South Sudanese Official Criticizes IGAD’s Ceasefire Monitoring and Verification Procedure

The Minister of Information of South Sudan, Michael Makuei Lueth, has censured the Inter-governmental Agency for Development’s (IGAD) decision to dispatch an advance team of its Joint Technical Committee to the destabilised nation on Sunday.

According to him, the team “arrived in Juba without any official communication to the government of South Sudan from the IGAD.”

Despite the ceasefire agreement between the warring factions in South Sudan, isolated incidents of violent outbursts have been reported in several states across the nation.

Both sides continue to trade blame for initiating the attacks and this reportedly prompted IGAD to deploy the team in advance.

Reports indicate that the 14-member group, made up of military veterans and civilians from across the region, met with several representatives of both sides of the divide and surveyed different parts of the war-torn nation during their 5-day visit, which ended on Friday.

It is currently unclear what conclusions the team has reached concerning the humanitarian situation in South Sudan and the state of the ceasefire agreement.

Officials had disclosed that this preliminary visit is to enable IGAD complete its plans of deploying its main ceasefire monitoring and verification team.

But South Sudan’s Information Minister says the negotiating body got the procedure wrong. According to him, “the Joint Technical Committee (JTC) should have been formed first before IGAD could send in the monitors.”

Meanwhile, peace talks between the warring factions are scheduled to re-commence in Addis Ababa on Monday, Feb. 10th, according to a statement by IGAD on Thursday.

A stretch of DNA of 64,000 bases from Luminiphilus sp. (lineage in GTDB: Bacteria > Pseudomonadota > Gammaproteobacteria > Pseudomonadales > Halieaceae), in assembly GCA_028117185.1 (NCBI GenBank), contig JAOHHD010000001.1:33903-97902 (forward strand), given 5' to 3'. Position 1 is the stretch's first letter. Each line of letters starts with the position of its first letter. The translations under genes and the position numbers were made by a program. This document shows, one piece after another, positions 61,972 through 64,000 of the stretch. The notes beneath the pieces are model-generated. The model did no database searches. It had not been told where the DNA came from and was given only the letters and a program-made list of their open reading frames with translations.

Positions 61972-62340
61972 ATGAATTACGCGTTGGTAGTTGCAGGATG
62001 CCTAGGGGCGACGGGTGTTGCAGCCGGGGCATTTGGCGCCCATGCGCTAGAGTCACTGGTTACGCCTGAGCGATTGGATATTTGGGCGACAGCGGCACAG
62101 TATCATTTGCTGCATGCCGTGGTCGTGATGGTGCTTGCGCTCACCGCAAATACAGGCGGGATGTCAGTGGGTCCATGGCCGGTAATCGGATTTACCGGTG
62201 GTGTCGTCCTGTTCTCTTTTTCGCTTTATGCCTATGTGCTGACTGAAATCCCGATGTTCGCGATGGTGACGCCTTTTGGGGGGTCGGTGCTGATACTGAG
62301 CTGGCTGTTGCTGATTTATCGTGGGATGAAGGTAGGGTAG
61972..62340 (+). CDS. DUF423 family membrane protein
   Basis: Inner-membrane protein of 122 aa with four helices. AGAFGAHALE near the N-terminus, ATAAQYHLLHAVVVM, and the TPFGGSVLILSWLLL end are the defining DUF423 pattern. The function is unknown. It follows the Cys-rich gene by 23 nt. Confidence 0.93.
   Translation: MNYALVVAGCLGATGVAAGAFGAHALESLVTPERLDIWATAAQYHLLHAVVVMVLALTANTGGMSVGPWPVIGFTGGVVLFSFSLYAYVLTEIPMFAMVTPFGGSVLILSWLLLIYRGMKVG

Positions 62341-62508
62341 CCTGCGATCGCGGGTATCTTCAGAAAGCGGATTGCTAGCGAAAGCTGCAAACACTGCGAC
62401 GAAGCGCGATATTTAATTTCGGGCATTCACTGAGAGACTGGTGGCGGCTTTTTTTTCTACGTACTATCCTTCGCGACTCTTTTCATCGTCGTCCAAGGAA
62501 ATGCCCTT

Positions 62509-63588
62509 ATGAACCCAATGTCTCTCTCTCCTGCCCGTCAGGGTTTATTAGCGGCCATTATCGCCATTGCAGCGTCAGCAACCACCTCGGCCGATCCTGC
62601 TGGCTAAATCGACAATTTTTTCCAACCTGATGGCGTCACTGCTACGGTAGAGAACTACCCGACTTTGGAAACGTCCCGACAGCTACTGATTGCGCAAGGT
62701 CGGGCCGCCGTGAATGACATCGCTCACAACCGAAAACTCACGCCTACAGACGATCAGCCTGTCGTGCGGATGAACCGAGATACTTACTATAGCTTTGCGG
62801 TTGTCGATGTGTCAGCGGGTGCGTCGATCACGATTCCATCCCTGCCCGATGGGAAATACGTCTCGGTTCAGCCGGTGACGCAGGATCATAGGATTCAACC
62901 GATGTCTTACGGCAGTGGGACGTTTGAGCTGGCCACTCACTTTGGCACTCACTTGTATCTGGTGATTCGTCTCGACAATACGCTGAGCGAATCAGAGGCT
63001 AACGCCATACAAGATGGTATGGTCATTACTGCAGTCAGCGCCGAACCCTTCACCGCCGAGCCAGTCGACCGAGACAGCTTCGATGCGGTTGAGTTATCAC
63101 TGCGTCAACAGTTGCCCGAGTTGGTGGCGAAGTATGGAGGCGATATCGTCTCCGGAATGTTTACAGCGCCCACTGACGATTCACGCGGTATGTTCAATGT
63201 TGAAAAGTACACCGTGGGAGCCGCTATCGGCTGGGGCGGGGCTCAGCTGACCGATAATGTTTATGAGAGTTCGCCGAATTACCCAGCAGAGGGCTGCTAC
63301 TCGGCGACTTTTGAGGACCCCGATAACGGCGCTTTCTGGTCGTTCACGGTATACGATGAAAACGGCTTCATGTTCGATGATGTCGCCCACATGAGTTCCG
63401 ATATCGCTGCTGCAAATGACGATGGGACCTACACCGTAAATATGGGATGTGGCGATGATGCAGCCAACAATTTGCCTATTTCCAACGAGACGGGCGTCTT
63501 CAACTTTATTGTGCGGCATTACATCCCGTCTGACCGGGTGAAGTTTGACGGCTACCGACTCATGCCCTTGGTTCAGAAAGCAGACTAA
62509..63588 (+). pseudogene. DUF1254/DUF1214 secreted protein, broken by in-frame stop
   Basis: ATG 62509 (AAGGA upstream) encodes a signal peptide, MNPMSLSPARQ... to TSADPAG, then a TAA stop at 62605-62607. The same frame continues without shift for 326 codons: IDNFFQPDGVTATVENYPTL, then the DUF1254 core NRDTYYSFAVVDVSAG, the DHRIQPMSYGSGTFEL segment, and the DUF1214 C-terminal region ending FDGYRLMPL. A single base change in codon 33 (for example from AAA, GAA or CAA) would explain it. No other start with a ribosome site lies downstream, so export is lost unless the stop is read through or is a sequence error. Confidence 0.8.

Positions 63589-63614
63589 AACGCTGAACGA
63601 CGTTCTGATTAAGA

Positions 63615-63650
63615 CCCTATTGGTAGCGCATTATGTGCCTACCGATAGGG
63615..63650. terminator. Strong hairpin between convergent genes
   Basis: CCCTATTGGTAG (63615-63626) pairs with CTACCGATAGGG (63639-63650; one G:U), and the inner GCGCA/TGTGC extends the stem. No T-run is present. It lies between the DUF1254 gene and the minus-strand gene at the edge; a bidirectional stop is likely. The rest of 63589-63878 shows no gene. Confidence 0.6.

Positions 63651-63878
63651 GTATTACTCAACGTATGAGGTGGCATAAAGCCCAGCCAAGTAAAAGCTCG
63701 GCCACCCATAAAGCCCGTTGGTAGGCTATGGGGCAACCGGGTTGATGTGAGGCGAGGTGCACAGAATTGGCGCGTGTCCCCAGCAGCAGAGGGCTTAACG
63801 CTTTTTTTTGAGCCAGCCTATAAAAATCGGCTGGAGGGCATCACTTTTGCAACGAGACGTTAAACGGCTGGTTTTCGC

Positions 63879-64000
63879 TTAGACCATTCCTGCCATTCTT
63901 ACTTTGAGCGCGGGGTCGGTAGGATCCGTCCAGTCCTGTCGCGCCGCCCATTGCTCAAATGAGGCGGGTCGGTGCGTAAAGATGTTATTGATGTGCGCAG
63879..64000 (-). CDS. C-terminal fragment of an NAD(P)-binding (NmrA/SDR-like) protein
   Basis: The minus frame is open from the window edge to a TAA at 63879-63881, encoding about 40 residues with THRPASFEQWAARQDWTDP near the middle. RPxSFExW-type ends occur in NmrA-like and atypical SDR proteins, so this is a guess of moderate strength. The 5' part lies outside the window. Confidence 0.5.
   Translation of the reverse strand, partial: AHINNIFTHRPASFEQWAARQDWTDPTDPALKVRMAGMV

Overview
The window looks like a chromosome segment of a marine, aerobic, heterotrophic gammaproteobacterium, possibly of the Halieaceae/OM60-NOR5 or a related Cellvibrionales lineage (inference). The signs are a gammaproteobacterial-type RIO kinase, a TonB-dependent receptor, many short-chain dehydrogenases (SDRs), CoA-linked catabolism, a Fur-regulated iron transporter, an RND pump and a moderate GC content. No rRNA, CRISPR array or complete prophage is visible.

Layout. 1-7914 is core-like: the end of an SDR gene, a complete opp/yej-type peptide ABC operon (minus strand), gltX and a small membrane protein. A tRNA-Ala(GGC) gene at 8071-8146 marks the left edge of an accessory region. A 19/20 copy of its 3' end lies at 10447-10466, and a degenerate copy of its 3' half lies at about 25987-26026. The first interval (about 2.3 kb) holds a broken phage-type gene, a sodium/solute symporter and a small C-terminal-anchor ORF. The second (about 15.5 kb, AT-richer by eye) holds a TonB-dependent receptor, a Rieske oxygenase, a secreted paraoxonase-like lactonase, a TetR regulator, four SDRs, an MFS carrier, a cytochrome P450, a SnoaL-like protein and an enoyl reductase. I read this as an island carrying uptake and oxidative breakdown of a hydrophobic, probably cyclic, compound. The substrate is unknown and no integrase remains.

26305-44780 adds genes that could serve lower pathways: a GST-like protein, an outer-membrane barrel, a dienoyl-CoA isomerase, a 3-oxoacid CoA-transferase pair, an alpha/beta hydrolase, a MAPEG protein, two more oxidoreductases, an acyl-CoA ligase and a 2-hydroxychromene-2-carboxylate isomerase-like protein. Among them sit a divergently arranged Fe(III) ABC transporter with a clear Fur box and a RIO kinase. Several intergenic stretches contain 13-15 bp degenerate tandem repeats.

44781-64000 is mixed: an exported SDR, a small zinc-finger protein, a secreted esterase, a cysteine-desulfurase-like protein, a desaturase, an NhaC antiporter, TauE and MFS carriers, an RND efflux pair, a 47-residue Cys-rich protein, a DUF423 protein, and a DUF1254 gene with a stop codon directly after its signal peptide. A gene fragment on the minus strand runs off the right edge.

Besides accusations that the South Sudanese army has attacked several rebel positions in at least three states since the ceasefire deal was signed over two weeks ago. The rebels’ representative delegation is also likely to trumpet accusations that the government is recruiting mercenaries from Sudan, who along with the Uganda People’s Defense Force (UPDF), have laid siege on many rebel positions.

On his part, President Yoweri Musuveni of Uganda has reiterated his intention to keep his forces in South Sudan until stability is guaranteed.

Violence erupted in the capital of South Sudan in mid-December and quickly spread across five states of the largely impoverished nation.

The United Nations has disclosed that it is in need of about $1.02 billion to provide medical and other humanitarian services to nearly one million civilians scattered across the young nation.

The organization says it has successfully delivered supplies to about 300,000 civilians. However, officials say this is only a fraction of the 7 million people estimated to be in dire need of supplies, many of whom are reportedly hiding in the bush – making it difficult to reach them.

UN medics have remarked that there is likely to be an outbreak of diseases in crowded refugee camps across the country, especially as clean water supply is reducing.

In response to this threat, Hon Dr. Riek Gai Kok, the Minister of Health of South Sudan, on Friday told Eye Radio Juba that anti-malarial drugs have been dispatched to ten states across the nation.

Reports have emerged that despite the ceasefire, aid cannot be delivered to thousands of civilians in some of the regions worst affected by the fighting.

In Malakal, the UN on Friday disclosed that it has been able to deliver supplies to civilians outside its base for the first time.

Meanwhile, President Salva Kiir of South Sudan has commented that the seven ex-state employees released to Kenya on bail can be made to stand trial in South Sudan if they are found guilty.

This declaration comes after officials noted that the four remaining ex-state employees in custody, along with Riek Machar, Taban Deng Gai and Alfred Lado Gore will stand trial for treason.

Riek Machar recently told the VOA that he and the others “were now an organized resistance against the regime.” He noted that the motives behind the resistance is the creation of a free, democratic South Sudan.

Many observers have speculated that one of the objectives of the insurrection will be to reduce President Kiir’s support base and enable Mr. Machar build one before the country’s 2015 elections, which both men are expected to contest in.

Photo by theĀ United Nations Office for the Coordination of Humanitarian Affairs (UNOCHA) in South Sudan.

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